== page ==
Self Fulfilling Prophecy Analysis

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The self-fulfilling prophecy as laid out in ‘Pygmalion In The Classroom’ by Robert Rosenthal and Lenore Jackson is a component of the stereotype threat that Claude M. Steele discusses in his 1997 article ‘A Threat in the Air; How Stereotypes Shape Intellectual Identity and Performance.’ Rosenthal and Jackson define the self-fulfilling prophecy as teachers treating students based on their expectations of whether or not the student will be successful. Accordingly, students will then meet the teacher’s expectations of success or failure, thus falling victim to the self-fulfilling prophecy. The stereotype theory expands past that as it looks at how people conform to, or disregard, stereotypes set upon them by the society in which they live.…show more content…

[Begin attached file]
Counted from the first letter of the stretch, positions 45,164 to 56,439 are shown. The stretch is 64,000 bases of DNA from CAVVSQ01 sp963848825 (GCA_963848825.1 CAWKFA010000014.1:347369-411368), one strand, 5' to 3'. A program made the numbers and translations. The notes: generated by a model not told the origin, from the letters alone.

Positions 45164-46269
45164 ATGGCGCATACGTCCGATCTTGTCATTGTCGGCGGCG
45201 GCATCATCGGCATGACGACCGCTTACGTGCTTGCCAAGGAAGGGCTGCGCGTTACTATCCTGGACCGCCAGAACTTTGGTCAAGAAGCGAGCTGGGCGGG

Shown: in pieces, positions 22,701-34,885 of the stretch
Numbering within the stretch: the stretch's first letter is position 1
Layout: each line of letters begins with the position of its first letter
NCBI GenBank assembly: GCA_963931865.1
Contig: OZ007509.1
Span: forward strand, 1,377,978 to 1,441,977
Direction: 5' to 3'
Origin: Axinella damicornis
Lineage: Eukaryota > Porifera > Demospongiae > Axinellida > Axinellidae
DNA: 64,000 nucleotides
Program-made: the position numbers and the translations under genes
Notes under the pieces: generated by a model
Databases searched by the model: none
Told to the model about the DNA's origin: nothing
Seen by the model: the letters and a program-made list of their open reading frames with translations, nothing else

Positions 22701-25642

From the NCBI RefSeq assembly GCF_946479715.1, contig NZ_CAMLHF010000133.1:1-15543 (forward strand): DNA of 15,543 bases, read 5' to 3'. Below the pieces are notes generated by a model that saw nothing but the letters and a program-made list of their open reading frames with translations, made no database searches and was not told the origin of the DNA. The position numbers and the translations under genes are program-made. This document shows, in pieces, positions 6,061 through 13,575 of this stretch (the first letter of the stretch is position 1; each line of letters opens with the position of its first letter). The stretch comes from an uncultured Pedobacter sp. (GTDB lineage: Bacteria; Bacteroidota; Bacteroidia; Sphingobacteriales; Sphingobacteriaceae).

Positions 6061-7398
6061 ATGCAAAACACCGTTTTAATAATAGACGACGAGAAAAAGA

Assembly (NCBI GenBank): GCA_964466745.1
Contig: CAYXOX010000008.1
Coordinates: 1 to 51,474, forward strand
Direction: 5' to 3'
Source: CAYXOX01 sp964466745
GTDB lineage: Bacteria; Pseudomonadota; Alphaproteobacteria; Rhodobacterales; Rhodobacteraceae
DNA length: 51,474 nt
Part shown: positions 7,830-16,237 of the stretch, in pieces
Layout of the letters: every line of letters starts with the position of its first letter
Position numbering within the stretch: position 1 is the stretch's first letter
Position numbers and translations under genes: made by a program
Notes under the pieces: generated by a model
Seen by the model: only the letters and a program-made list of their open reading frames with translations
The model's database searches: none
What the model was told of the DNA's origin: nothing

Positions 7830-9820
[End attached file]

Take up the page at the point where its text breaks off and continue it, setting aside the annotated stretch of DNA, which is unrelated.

People are able to disprove a bad stereotype by rising above society’s low expectations. In an attempt to disprove a negative stereotype, a person must not only do better than their stereotype, but also better than a majority of their peers. Those who break a stereotype may see a positive in two aspects: proving their self-worth and breaking a stereotype placed upon their group. However, they may also experience the same effects by those who adhere to a positive stereotype; they must constantly rise above. The self-fulfilling prophecy operates as a subset of the stereotype theory because it does not encompass the full range of options that the stereotype theory does. It looks at the effect placed on children at the micro level of a teacher’s influence, rather than the macro level of the society, family, and community that the stereotype theory looks at. While the stereotype theory and the self-fulfilling prophecy have some similarities, it is the opportunity to break free of the expectations placed upon a person that separates the two
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